Next generation stationary phases for high performance chelation ion chromatography
McGillicuddy, Nicola (2013) Next generation stationary phases for high performance chelation ion chromatography. PhD thesis, Dublin City University.
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This study was dedicated to the development and characterisation of novel stationary phases for the detection and separation of metal cations in high performance chelation ion chromatography (HPCIC). Standard ion exchange chromatography is often unsuitable for the analysis of metals in complex samples as the ion exchange sites can become swamped by the presence of alkali metal salts. Commonly used spectroscopic techniques can be costly and time consuming due to the requirement of sample dilution and/or preconcentration, which can affect sensitivity and limits of detection. Furthermore, many of these methods also require a large sample volume and are unable to tolerate even minute quantities of salts in complex matrices. HPCIC has proven to be a promising alternative to spectroscopic detection techniques and standard ion exchange chromatography, mainly due to the ease in which the selectivity for metal cations can be manipulated. Therefore, in the work presented herein, a number of stationary phases of different morphologies were fabricated and/or characterised for the determination of metal cations in HPCIC.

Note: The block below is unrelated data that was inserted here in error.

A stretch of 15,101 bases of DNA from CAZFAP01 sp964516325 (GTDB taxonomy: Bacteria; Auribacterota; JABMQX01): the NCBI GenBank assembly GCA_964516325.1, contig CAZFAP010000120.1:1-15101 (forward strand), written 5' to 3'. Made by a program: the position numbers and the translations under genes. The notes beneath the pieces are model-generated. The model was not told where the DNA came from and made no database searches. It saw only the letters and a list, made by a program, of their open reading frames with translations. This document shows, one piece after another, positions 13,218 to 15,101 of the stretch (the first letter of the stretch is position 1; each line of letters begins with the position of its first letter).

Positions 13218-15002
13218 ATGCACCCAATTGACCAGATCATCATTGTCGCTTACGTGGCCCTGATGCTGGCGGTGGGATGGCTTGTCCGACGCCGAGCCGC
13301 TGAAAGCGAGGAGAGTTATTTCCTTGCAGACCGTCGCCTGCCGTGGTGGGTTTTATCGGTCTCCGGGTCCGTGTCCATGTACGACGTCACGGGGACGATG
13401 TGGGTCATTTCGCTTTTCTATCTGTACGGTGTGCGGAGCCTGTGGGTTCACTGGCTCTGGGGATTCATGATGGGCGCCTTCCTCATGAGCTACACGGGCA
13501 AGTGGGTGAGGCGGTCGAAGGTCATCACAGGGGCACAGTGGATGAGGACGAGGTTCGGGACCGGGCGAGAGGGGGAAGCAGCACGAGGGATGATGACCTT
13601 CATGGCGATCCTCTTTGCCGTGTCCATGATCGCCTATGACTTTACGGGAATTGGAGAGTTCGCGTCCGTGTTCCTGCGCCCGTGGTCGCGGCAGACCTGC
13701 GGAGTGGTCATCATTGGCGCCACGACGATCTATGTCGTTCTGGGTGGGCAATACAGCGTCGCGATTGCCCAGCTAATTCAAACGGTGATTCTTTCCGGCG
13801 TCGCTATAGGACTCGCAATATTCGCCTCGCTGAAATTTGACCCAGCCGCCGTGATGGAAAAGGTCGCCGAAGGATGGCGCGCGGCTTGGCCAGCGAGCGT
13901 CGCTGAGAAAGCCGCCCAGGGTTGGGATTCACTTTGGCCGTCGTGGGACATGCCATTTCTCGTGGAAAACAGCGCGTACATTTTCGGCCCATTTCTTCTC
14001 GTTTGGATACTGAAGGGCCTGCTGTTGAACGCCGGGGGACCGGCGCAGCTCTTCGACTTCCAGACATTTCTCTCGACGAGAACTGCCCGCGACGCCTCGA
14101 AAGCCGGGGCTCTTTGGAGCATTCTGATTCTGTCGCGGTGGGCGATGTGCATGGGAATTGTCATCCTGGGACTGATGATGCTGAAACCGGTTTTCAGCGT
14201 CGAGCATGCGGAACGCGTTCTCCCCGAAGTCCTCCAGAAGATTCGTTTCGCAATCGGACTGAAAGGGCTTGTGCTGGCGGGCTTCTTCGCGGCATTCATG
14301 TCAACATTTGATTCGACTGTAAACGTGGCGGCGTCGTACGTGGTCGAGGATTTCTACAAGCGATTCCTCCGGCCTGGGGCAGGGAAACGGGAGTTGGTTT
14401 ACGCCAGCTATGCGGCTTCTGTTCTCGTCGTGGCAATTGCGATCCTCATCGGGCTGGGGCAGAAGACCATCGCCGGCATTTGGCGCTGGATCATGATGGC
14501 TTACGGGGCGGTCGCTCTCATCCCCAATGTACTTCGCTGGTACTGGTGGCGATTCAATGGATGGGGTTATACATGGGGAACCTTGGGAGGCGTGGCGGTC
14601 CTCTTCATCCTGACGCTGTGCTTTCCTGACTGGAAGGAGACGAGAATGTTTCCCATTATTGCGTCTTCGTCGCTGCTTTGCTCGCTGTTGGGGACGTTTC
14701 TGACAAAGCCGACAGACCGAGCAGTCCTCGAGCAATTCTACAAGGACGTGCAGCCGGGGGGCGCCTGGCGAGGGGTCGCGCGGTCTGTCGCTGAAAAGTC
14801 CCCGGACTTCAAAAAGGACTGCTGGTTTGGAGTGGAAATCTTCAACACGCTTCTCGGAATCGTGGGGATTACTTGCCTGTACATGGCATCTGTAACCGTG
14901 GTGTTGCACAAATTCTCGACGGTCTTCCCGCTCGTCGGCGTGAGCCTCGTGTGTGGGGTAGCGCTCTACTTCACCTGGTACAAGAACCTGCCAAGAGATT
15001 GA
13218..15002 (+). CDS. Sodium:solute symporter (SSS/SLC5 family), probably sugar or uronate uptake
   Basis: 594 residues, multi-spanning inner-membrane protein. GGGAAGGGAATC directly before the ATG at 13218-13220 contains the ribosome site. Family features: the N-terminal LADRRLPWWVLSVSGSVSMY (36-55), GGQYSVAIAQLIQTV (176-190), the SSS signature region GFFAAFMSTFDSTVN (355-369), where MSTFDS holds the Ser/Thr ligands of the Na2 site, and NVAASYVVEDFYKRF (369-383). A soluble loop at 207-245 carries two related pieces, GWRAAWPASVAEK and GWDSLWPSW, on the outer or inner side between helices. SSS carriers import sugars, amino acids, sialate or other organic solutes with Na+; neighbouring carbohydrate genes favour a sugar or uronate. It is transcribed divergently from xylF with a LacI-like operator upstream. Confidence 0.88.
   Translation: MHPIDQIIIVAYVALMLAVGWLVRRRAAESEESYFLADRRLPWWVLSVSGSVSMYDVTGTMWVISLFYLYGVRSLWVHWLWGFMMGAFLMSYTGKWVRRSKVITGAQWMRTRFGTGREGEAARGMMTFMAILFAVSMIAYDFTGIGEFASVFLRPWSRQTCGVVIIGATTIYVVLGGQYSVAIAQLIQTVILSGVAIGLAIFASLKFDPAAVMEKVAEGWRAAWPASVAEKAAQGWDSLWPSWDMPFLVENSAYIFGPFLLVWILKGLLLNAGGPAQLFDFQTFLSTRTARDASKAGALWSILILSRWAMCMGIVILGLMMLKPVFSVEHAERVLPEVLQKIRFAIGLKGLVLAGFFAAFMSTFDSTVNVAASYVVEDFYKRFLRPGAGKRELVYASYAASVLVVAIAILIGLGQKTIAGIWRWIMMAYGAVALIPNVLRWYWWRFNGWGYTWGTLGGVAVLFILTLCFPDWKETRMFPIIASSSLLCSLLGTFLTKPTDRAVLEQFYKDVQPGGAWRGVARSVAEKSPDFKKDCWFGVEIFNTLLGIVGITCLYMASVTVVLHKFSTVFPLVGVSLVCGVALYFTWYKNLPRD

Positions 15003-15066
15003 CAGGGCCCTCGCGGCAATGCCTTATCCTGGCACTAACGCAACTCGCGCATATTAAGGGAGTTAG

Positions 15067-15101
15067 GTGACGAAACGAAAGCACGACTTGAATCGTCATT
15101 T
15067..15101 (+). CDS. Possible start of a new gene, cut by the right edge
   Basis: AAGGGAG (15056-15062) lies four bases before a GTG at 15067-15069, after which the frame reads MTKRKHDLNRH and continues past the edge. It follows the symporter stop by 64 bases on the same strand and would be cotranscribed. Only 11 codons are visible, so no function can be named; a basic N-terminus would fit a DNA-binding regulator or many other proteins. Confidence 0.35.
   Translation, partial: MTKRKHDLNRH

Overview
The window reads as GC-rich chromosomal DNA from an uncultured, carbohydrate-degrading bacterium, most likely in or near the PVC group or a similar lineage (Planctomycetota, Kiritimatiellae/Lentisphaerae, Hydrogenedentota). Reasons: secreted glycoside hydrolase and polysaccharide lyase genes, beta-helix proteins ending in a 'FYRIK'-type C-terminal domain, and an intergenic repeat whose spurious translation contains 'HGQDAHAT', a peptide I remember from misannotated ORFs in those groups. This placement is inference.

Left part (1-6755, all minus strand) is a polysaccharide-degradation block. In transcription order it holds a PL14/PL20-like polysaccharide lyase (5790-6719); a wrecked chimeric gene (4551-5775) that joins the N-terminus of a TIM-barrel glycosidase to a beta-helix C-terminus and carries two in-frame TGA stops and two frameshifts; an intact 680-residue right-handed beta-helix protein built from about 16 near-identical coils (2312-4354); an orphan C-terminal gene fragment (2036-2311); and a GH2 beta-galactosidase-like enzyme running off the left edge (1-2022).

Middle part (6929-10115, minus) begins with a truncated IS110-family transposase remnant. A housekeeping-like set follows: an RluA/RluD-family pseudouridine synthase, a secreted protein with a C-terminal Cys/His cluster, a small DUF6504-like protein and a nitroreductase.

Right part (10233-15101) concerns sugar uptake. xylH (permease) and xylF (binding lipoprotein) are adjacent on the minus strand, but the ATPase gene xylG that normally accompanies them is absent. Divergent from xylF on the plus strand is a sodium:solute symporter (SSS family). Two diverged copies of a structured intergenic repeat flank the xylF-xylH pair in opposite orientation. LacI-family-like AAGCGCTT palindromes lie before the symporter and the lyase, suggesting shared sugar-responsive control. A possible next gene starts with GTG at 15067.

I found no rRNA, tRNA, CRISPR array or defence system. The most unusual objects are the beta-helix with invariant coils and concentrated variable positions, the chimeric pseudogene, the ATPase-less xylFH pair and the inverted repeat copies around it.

Firstly, polymeric and silica based columns functionalised with IDA were compared for their chromatographic behaviour for selected metal cations. A commercially available silica monolith column was covalently modified with Nhydroxyethyliminodiacetic (HEIDA) groups and successfully characterised for alkaline earth and selected transition and heavy metal cations, achieving peak efficiencies of 54,000, 60,000 and 64,000 N/m, for Zn2+, Mn2+ and Cd2+. The monolithic HEIDA-silica column and a N-(2-hydroxyethyl)-N- (2[phosphonomethyl)amino]acetic (HEPMA) modified silica monolith with alternative selectivity were applied to the development of a new HPCIC method for the quantitative determination of Mn2+, Cd2+ and Zn2+ in mussel digest samples. Finally, a chelating HEIDA modified core-shell stationary phase was fabricated and characterised for a number of metal cations including rare earth elements. The stationary phase was fully characterised and showed peak efficiencies (>200,000 N/m) far exceeding those previously observed on any IDA silica stationary phase. The work carried out proved HPCIC to be a convenient and efficient analytical method for the determination and separation of metal cations in complex samples, and a possible alternative to the aforementioned spectroscopic techniques.
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